Thuan Nguyen has been a program officer for the International Federation of Red Cross and Red Crescent Societies (IFRC) in Vietname for five years. She has a background in international and development studies by training. In her job, she supports her counterparts in the Vietnam National Red Cross (VNRC) in designing and managing a community-based health program that’s more responsive to the needs and new challenges vulnerable communities in Vietnam are facing. With technical support by colleagues from the IFRC Climate Centre, Thuan has worked on the implementation of a pilot program for early warning and actions related to dengue fever and capacity building for local communities so they can be better prepared to respond to larger scale of dengue outbreaks.
As a tropical country, Vietnam has been dealing with the prevention and control of infectious diseases for years. For example, dengue fever has been a public health problem for many decades. Annually, the disease affects about 100,000 people and causes about 100 death in Vietnam, many of them children. While there is still so much work to be done on the preventive side to limit illness and fatality of this preventable disease, Vietnam will have to work harder to prepare for future prevention and control works, as the World Health Organization research has shown that dengue fever could be much worsened globally in the future due to warming and changing rainfall patterns in the tropics*. These shifts will likely cause changes in diseases patterns and risk factors.
*Learn more about dengue and other infectious diseases and their relation to climate in the Atlas of Health and Climate, a joint publication of WHO and the World Meteorological Organization.
In the Mekong region, where the IFRC is currently supporting VNRC in the project, we have received warning about the impacts of changes in weather and climatic changes on people’s life. For example, in Hochiminh City, there are two distinct seasons: raining and dry. However, rainfall in the city has fluctuated in recent years. In 2011, the number of days with rainfall more than 70mm and 90mm per day has doubled, and it has caused frequent flooding in the city as the drainage system are insufficient for heavy and long rain. That standing water creates an ideal breeding ground for mosquitoes, which transmit dengue fever. As a result, dengue fever incidents in the city have been on the rise, with particularly high caseloads in the raining season. This often overwhelms hospitals’ capacity and during the peak of an outbreak, three or four patients will have to share a bed.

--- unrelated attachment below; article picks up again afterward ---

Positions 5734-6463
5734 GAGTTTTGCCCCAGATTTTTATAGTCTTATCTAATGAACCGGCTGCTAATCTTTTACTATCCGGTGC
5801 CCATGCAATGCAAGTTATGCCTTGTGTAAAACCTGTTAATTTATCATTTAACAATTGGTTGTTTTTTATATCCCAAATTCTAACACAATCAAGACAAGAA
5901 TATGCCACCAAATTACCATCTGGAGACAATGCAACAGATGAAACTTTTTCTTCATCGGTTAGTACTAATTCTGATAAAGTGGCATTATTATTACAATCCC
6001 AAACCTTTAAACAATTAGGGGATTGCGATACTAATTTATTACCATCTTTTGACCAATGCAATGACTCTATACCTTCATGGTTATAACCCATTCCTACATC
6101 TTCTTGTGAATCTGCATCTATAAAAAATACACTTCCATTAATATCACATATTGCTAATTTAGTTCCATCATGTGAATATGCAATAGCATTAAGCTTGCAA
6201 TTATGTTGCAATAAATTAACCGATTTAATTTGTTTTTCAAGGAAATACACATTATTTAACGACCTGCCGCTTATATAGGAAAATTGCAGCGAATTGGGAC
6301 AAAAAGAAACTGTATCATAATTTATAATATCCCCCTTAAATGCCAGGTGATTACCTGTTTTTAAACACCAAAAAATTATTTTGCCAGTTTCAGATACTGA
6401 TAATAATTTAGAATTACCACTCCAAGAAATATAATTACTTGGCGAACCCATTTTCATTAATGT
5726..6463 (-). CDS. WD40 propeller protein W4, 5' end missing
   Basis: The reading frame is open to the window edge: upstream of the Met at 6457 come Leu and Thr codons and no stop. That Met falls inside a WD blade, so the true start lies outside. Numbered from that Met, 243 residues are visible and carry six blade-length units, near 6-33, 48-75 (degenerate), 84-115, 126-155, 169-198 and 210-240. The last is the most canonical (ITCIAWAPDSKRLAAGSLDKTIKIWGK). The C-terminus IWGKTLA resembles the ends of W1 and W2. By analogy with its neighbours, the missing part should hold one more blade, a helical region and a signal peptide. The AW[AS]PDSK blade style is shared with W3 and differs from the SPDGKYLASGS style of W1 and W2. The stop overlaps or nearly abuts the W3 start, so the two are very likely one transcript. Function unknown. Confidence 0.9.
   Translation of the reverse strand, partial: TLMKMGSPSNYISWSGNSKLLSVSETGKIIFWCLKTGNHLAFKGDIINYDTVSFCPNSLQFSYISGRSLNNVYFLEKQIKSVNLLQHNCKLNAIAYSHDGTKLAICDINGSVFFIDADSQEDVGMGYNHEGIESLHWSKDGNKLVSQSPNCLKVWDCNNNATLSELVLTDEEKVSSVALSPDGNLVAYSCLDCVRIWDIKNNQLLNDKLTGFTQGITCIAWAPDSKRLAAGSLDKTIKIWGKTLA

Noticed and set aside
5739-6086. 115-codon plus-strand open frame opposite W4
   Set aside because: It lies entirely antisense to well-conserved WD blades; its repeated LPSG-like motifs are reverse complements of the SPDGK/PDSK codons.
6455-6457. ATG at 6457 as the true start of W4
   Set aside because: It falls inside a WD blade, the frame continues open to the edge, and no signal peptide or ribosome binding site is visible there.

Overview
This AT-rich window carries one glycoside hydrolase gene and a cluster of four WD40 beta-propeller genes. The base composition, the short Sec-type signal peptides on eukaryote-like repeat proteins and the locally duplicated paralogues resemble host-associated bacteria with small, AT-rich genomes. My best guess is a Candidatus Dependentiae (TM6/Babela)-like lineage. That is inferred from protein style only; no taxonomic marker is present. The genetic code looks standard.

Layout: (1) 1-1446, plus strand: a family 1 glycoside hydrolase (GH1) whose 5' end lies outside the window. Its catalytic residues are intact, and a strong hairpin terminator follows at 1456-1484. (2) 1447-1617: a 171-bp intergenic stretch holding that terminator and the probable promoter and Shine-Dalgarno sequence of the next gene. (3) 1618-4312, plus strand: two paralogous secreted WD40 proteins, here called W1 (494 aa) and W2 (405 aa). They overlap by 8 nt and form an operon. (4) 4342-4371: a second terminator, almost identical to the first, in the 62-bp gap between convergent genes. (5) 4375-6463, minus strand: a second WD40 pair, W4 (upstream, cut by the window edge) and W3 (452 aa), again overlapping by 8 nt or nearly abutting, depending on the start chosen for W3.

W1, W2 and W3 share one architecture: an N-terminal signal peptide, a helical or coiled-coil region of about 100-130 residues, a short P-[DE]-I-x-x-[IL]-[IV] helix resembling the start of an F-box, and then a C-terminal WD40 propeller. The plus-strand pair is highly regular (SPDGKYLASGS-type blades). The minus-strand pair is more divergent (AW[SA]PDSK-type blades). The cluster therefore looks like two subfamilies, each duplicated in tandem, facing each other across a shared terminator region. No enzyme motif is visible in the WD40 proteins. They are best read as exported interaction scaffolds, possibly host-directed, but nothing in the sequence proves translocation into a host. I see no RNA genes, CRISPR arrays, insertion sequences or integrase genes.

Every three months our colleagues from the Climate Centre share a seasonal climate forecast with us for Southeast Asia, which helps us know in advance whether it will likely to be wetter or warmer. Secondly, we also have access to the national weather forecast form the National Institute of Meteorology, which provides information on a quarterly and weekly basis. Surveillance data from the Ministry of Health for dengue fever incidents are also shared through an established partnership between VNRC and the Ministry in target provinces in the Mekong region, where dengue fever outbreaks are more likely. By having this information, our health colleagues in VNRC can make informed decisions about whether an emergency health response to dengue outbreaks is or will be needed.
During monsoon season, when often there is more rain, typhoons and floods, the forecast is our guiding tool for creating a preparedness plan. Without the forecast, we would not be able to mobilize volunteers and implement community actions on the ground in a timely manner in the most affected areas.
The information from Climate Centre shares with us regularly, particularly the forecast, is very useful. It gives us the prediction for the whole region, inclusive of our country. Information from the National Institute for Meteorology and the Ministry of Health is useful as it gives us more details on the sub-regions in country. It enables our preparedness plan to be carried out in the community and makes our dengue interventions more timely and meaningful.
I think we need not only public health or climate specialists working together to address the challenge of public health issues in a changing climate. I believe we need to bring in the affected communities and listen to their experiences and their needs. A multi-sectoral plan for health interventions would be ideal so it’s also equally important to bring in people from sectors such as economics, researchers and donor communities among others to address public health issues in a changing climate.